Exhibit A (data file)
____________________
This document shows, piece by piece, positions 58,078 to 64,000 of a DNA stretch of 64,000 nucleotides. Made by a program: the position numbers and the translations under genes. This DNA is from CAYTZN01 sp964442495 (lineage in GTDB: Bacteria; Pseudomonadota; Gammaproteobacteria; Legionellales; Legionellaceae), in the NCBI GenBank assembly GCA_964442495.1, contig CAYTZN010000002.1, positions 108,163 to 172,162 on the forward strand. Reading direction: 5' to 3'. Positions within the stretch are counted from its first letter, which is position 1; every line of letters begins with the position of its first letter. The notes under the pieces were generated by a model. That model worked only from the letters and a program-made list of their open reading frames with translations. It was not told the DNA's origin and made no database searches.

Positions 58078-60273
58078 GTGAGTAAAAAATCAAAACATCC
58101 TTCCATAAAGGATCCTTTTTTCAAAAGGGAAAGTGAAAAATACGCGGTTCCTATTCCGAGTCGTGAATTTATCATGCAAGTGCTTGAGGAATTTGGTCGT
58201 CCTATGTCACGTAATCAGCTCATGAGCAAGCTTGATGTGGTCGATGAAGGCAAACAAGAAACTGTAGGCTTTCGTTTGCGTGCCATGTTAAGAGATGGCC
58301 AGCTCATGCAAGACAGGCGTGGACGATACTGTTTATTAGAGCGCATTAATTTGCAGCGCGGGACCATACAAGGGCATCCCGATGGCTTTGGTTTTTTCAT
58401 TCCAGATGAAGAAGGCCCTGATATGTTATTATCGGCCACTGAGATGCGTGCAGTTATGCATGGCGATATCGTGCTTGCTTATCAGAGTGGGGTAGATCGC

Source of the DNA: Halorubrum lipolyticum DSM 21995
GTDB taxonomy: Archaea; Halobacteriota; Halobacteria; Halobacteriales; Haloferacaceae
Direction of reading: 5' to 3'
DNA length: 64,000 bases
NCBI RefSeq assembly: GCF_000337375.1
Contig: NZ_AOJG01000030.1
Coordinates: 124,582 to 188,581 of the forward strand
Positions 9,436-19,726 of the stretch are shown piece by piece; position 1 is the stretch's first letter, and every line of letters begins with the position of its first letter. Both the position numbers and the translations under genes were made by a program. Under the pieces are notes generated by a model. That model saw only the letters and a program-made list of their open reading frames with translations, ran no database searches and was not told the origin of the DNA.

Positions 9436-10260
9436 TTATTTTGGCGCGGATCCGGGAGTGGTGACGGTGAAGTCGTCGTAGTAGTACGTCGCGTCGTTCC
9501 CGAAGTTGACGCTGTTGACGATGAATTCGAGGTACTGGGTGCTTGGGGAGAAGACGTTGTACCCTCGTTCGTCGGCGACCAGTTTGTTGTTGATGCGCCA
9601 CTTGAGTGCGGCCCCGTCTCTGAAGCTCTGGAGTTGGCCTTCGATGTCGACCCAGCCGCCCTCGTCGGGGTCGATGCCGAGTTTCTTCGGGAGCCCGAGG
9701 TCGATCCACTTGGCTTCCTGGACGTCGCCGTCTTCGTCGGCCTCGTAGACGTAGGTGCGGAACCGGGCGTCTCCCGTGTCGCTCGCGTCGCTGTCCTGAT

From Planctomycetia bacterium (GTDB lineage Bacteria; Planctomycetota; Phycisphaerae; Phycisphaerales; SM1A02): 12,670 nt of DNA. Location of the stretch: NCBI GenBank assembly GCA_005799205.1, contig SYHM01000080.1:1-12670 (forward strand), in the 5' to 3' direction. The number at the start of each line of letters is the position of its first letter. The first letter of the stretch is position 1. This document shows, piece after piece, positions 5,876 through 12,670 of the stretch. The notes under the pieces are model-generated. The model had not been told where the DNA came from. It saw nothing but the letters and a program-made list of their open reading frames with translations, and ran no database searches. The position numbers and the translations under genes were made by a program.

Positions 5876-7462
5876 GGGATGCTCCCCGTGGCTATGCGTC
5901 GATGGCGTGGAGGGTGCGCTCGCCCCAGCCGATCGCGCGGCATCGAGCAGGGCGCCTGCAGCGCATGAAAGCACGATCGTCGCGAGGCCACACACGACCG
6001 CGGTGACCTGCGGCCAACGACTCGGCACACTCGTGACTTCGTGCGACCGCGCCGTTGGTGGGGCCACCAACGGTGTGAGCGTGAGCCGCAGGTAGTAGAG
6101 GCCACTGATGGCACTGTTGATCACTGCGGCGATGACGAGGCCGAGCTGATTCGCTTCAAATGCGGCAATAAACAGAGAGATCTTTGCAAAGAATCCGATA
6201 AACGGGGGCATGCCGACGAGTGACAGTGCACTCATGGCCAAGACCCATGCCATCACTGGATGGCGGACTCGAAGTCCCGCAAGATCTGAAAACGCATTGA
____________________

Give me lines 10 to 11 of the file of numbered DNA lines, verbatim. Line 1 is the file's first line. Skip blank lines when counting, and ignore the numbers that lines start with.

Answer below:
Direction of reading: 5' to 3'
DNA length: 64,000 bases